USA Today : Administration, business seeking pension remedies

Edward Iwata

Thursday May 12th 2005; Page 3B

In an unusual clash between traditional allies, Big Business and President Bush are debating the fate of troubled corporate pension plans -- and how to ensure the survival of the government-backed entity that insures them.

The Bush administration wants to shore up the Pension Benefit Guaranty Corp., which faces a $23billion shortfall as more troubled companies shed their costly defined-benefit pension programs.

Among other changes, the White House has proposed hefty premium increases that companies argue will drive many out of business or force them to abandon the plans.

Businesses whose pension plans are PBGC-insured pay a $19 base annual premium for each participant. The Bush proposal would increase that premium to $30.

But the U.S. Chamber of Commerce estimates the total impact on businesses would be much higher -- amounting to at least $80 a person annually, when all aspects of the Bush proposal are calculated.

The White House plan, proposed in January, also calls for increases in other premium payments, more financial disclosure by companies and higher payments by companies with bad credit ratings.

"There are a lot of moving parts," says Aliya Wong, director for pension policy for the U.S. Chamber of Commerce. "Once you add all those things together, it becomes too much of a burden for an employer."

Under the Bush plan, companies would pay $18 billion a year in premiums to the PBGC. Congress forged a tentative compromise last month, with House and Senate lawmakers approving a $6.6 billion premium rise over five years that should help the PBGC in the short term. "If all interested parties work together, the impact should be minimal" to companies, Wong says.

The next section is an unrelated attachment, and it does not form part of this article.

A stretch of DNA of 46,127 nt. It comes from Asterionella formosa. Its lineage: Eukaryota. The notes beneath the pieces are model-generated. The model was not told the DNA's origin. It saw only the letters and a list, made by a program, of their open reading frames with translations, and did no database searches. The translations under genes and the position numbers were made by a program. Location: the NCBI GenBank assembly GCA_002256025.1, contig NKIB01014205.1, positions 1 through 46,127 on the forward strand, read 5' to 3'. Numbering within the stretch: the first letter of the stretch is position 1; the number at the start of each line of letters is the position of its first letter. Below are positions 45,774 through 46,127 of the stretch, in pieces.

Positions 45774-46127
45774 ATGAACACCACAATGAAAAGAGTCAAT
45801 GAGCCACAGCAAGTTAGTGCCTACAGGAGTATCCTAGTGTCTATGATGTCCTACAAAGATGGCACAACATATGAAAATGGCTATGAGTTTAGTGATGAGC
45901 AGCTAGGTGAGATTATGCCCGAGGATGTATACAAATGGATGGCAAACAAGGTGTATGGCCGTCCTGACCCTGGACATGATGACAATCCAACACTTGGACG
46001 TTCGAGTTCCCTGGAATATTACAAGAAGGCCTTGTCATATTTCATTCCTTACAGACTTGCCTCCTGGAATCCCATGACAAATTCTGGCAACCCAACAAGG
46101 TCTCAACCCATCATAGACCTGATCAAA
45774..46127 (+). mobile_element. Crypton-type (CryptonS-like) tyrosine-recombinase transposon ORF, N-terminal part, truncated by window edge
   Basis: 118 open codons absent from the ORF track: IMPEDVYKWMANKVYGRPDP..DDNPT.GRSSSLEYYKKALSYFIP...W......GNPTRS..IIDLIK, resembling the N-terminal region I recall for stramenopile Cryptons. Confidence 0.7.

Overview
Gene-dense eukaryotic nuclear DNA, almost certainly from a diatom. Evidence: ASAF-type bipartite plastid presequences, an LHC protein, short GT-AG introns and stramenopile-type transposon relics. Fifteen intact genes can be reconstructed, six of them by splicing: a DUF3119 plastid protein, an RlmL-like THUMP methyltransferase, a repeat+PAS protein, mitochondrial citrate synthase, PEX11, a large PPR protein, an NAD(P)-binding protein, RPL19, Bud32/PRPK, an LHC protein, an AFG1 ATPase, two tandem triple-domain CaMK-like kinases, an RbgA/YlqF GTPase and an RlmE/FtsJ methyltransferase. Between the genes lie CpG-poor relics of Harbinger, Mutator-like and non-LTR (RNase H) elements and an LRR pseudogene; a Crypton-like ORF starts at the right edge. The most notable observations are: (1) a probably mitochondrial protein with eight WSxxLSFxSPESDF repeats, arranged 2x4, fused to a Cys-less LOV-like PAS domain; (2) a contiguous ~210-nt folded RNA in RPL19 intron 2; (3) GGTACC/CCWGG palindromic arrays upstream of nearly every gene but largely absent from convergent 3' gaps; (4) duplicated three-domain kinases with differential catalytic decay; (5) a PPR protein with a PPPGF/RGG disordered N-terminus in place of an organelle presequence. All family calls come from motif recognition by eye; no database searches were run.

Rising pension costs have led more companies to drop their defined-benefit plans, in which employers promise their retired workers a specific monthly benefit based on salary and years on the job. The number of plans has fallen to 30,000 today from 112,000 in 1985, says the PBGC, which insures 45 million workers.

In congressional testimony last month, PBGC Executive Director Bradley Belt warned that "the defined-benefit system is under severe stress ... in many cases, benefits are being frozen or the plans are being closed to new participants."

Administration officials have said the long-term solvency of the PBGC pension-insurance program is at stake, while the Center on Federal Financial Institutions, a non-partisan public policy firm, predicts the PBGC could run out of money in a decade.

Douglas Elliott, founder of the Center, says the Bush administration clearly would like to see the PGBC stay afloat without a costly public bailout. In the 1990s, the government saved the scandal-plagued savings-and-loan industry at a heavy cost to taxpayers.

But he says pension plans also must stay cheap and flexible enough for cash-strapped companies to keep offering them.

"It's a very delicate balancing act," Elliott says, "and you may not be able to do both."